Week two of the college football season took everything we knew about the Texas teams and threw it out the window.
Both of the state’s flagship programs dropped big losses against high-profile opponents in the afternoon and evening on Saturday. A new challenger has emerged for a conference championship crown after a big non-con game. Another got some sweet revenge.
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Here are five things we learned during the second week of football.
The big guns have some work to do
Let’s put the discussion to bed – Texas was more impressive in its performance against the No. 6 Tigers than Texas A&M was against the No. 1 Tigers. But still, both programs proved that they have some work to do to reach the elite level.
Getting diced up for nearly 500 passing yards is unacceptable for Texas, a university that prides itself on the “DBU” moniker. Maybe Joe Burrow has just taken the elite step, but there’s a decent chance Texas plays five games against better quarterbacks heading forward. Those cornerbacks better get up to speed quickly.
Texas A&M was flat across the board offensively, averaging 4.2 yards per play and 2.0 yards per rush against the defending national champs. Quarterback Kellen Mond didn’t even show flashes of the star play that kept the Aggies in the game against Clemson last season.
Luckily both programs have plenty of opportunities remaining. The Longhorns face off against Oklahoma later in the year, and could have another shot in the Big 12 title game. Texas A&M has a murderer’s row of Alabama, Georgia and LSU left. There’s time to make improvements... but not that much time.
This time last year, SMU was in the process of getting stomped by a combined 133-55 in its first three nonconference matchups. Easily the worst was a 46-23 thrashing at the hands of UNT.
What a difference a year makes. SMU jumped out to a 21-0 lead over North Texas in the first quarter alone, and never looked back. Transfer quarterback Shane Buechele was electric with 292 passing yards and three touchdowns, easily outdueling our top quarterback in the state, Mason Fine. After throwing for 444 yards last season, Fine was held to just 152 this year.
SMU easily could have struggled and lost the first two games of the season against UNT and Arkansas State. This is a different team. Suddenly, the schedule looks pretty dang open. Road games against Houston, Memphis and TCU will be tough...but is there another obvious loss on the schedule? There’s a huge opportunity here for SMU.
The bottom tier isn’t that big
Last season, there was a real pecking order at the bottom of the state. UTEP and Rice rounded out the bottom, Texas State and UTSA trailed close behind. Those four teams will probably be at the bottom until further notice, but the gap between them is changing.
Rice looks dang serious about competing with top level teams this year. The Owls gave Wake Forest a strong fight, and primarily lost because they just were out-athleted. Seeing Army take Michigan to double-overtime only makes Rice’s performance on the road in Week 1 that much more impressive. Texas State outplayed Wyoming for the entire game. Once Gresch Jensen cleans up mistakes, the Bobcats can win some games.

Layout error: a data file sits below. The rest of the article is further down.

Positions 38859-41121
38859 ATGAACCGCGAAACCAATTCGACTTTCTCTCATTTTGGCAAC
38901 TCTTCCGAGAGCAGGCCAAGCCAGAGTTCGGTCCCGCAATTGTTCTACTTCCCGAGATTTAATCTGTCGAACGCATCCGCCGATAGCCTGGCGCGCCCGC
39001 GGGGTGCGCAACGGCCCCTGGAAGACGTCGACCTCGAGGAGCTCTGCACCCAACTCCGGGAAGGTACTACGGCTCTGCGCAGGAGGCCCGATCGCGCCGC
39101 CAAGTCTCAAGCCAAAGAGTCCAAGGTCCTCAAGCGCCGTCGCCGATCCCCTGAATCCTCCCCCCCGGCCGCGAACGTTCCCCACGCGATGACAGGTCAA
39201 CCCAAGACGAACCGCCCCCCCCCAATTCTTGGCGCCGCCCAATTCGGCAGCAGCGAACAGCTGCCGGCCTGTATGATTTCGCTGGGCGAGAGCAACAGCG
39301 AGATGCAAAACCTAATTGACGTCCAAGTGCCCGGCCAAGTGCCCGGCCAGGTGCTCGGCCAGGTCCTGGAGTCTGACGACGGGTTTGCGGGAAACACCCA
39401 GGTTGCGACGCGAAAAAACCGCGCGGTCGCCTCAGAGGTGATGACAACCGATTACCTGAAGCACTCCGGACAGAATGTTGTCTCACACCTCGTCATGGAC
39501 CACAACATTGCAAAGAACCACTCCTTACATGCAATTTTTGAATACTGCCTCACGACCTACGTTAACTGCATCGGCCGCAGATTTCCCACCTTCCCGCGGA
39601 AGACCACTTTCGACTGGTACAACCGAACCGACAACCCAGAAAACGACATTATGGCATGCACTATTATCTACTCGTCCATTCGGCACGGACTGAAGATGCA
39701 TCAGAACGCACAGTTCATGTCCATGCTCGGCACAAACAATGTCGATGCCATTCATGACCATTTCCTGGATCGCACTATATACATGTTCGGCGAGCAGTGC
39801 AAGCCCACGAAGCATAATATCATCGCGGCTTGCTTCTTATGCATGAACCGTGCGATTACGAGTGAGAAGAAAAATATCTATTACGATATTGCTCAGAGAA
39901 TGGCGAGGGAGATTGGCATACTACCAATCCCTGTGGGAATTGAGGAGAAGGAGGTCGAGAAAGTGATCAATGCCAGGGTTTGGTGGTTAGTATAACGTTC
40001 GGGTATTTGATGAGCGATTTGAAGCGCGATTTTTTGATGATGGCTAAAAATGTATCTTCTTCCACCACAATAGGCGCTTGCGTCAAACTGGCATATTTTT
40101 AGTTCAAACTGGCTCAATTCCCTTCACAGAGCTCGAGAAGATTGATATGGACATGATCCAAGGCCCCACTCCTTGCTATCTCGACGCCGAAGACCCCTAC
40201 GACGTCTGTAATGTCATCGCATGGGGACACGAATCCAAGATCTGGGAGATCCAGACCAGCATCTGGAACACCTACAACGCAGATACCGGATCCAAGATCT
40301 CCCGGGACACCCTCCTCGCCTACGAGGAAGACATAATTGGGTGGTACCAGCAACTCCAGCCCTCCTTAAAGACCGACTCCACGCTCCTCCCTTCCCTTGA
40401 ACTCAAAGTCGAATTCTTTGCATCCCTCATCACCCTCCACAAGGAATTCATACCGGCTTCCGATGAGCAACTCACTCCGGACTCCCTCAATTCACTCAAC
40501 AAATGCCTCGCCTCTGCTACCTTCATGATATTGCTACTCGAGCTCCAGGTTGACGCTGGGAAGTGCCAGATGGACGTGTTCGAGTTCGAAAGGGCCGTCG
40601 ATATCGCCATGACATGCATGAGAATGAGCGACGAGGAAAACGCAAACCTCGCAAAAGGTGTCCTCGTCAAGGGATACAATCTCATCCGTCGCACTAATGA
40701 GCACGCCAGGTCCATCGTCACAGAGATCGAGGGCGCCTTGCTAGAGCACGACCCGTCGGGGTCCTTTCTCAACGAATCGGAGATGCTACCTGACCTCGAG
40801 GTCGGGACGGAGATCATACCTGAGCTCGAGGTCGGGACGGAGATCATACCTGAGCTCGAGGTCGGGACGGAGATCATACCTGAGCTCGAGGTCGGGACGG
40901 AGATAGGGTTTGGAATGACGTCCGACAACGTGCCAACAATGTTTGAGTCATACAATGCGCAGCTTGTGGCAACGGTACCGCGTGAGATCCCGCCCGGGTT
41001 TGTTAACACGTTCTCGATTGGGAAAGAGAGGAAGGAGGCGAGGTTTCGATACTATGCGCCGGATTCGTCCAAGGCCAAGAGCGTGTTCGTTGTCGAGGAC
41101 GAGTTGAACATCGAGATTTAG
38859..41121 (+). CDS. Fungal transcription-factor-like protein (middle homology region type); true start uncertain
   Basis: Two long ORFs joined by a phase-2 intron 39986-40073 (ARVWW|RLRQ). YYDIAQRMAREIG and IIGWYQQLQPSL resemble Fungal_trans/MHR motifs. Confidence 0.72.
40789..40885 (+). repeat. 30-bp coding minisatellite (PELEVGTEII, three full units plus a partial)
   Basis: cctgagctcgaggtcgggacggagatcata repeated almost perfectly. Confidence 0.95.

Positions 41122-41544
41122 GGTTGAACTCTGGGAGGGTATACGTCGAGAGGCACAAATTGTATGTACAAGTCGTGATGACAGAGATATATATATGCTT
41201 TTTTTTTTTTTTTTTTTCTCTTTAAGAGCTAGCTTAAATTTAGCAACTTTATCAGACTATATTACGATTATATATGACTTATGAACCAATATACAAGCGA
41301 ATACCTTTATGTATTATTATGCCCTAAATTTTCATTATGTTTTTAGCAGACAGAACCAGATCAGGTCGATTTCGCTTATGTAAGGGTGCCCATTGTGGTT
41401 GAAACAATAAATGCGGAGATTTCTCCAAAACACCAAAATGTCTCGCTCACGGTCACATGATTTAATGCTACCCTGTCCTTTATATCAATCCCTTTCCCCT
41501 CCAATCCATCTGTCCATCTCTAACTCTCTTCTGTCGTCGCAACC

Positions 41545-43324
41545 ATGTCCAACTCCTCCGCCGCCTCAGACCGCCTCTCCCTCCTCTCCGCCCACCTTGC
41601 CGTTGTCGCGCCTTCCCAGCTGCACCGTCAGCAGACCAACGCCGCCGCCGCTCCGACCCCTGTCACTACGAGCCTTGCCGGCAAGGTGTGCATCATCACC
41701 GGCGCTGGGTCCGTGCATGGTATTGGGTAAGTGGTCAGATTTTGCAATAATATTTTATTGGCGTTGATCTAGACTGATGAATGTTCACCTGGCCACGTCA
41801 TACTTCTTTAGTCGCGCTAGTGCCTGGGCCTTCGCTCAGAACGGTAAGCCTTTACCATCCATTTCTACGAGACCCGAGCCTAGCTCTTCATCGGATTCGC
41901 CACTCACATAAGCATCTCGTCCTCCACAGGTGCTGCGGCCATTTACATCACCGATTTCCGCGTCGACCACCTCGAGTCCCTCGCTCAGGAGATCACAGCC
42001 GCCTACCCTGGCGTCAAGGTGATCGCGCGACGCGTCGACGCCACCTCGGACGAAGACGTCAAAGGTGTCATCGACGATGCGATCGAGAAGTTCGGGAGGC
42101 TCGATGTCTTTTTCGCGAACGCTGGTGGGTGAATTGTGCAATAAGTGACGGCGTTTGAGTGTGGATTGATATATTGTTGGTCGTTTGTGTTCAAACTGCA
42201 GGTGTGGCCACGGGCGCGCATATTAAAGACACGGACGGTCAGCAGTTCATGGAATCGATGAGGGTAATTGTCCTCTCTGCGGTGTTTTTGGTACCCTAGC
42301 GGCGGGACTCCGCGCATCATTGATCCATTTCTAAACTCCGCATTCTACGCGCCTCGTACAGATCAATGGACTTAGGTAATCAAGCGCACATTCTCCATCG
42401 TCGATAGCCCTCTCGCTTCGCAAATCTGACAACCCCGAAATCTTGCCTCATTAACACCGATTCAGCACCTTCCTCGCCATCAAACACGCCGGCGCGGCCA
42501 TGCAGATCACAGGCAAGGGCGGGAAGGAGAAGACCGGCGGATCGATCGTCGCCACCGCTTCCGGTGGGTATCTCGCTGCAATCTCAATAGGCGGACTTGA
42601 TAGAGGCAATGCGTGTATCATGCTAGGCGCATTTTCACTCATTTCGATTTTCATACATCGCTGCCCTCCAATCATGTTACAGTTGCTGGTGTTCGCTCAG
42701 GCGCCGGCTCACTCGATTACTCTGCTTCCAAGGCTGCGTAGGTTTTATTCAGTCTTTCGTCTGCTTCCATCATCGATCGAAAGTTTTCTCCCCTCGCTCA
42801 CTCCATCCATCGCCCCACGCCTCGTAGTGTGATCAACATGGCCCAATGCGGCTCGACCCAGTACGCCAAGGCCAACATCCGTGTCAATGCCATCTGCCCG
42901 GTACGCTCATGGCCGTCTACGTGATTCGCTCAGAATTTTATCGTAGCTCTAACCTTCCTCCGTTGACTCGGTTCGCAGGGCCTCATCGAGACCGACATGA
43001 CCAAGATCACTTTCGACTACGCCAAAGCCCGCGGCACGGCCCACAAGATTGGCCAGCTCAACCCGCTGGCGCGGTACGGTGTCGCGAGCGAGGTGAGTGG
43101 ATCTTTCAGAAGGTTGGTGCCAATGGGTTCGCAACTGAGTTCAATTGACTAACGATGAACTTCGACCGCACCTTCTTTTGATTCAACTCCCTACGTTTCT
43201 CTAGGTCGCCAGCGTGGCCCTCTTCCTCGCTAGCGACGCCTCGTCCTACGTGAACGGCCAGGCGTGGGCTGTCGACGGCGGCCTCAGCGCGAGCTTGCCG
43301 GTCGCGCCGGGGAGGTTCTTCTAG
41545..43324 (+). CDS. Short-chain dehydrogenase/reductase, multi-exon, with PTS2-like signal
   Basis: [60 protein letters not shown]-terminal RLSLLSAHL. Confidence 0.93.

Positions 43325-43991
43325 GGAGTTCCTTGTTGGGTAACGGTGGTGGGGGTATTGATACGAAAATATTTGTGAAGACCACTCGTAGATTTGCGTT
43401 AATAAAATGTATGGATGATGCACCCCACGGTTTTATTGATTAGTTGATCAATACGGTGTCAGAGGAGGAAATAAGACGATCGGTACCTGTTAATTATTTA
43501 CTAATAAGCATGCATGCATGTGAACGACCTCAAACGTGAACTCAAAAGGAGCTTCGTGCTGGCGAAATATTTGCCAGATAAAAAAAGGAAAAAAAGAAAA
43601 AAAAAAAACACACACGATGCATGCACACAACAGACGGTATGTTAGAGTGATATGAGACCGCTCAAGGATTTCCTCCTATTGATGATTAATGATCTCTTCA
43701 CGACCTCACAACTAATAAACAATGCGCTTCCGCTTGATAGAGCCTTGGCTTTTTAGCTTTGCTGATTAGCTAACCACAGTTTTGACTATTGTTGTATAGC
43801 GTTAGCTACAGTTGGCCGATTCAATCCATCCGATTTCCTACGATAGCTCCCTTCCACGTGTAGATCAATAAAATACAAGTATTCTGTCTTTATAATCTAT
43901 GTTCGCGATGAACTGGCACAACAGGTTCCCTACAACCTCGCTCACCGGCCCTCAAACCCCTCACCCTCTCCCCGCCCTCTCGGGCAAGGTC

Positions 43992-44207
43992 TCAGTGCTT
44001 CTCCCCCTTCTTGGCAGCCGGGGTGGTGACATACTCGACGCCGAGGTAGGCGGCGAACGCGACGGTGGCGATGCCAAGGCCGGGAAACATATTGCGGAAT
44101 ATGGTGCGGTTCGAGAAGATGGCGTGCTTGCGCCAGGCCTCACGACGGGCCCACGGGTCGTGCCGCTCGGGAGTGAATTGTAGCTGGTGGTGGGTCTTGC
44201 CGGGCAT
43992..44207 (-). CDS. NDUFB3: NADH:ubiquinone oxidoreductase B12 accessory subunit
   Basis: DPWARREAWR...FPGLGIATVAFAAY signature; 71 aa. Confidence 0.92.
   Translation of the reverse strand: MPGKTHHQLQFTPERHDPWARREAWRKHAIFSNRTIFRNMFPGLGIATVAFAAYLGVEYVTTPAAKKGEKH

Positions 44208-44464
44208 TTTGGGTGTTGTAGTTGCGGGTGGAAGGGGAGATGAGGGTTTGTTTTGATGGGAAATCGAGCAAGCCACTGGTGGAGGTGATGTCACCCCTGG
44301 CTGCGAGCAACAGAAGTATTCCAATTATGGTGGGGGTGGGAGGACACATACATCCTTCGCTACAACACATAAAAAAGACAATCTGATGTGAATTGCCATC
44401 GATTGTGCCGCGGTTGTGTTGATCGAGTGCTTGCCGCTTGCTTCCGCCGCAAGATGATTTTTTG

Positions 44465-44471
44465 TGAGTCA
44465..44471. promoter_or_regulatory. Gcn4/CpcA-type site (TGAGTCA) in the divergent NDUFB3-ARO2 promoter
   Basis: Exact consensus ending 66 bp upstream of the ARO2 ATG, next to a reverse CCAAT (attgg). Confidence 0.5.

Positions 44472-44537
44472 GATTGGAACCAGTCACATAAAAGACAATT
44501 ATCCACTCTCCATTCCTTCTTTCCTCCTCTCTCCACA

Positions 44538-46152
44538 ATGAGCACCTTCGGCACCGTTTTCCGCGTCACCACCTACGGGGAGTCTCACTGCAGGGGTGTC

UTSA took a step back against Baylor after an impressive performance against UIW in the opener, but there’s still plenty of upside. At this point, UTEP appears to be the only true bottom-feeder in Texas college football. The bottom tier finding some footing is good news for the state of the state.
Top QBs, where are you?
Heading into the year, we named Mason Fine and D’Eriq King our top two quarterbacks in the state. On Saturday, both struggled in a major way.
SMU had a phenomenal game plan and managed to combine pressure and strong coverage to take Fine out of the game. He passed for just 152 yards in the crushing loss. The last time Mason Fine was held to that total in a healthy regular season game? Oct. 22, 2016, as a freshman against Army.
King has been fairly pedestrian since Dana Holgorsen took over as head coach. In two games, King has completed just 54.7 percent of his passes for 306 total yards on 5.8 yards per pass attempt. Even against FCS opponent Prairie View A&M, King passed for just 139 yards, a touchdown and an interception on 5.3 yards per attempt.
We had a lot of excitement about these two quarterbacks heading into the year. Both had dark horse Heisman campaigns going this offseason. But through two games, the duo is at risk of getting passed up by arguably the entire group of Power Five returning starters. This isn’t what we hoped for.
Heat is a killer
When was the last time we saw this kind of heat affect football games in the state of Texas?
During the Baylor game, Charlie Brewer was pulled after an apparent burning sensation on his feet, and thousands of fans waited up under the concourse instead of watching on burning bleachers. Players before North Texas/SMU didn’t even warm up outside until late because of intense heat. There might have been some flopping on Saturday night in Austin, but LSU players were dropping like flies because of cramps.
Most teams at this point have moved to turf fields because of the ease of upkeep, but the downsides become painfully obvious during weekends like this. The turf keeps getting warmer throughout the day, and really does pose a safety concern. At some point, college teams are going to have to find a way to deal with it.
- Texas Longhorns
- Baylor Bears
- SMU Mustangs
- Texas A&M Aggies
- Texas Tech Red Raiders
- TCU Horned Frogs
- Houston Cougars
- North Texas Mean Green
- Rice Owls
- Texas State Bobcats
- UTSA Roadrunners
- UTEP Miners
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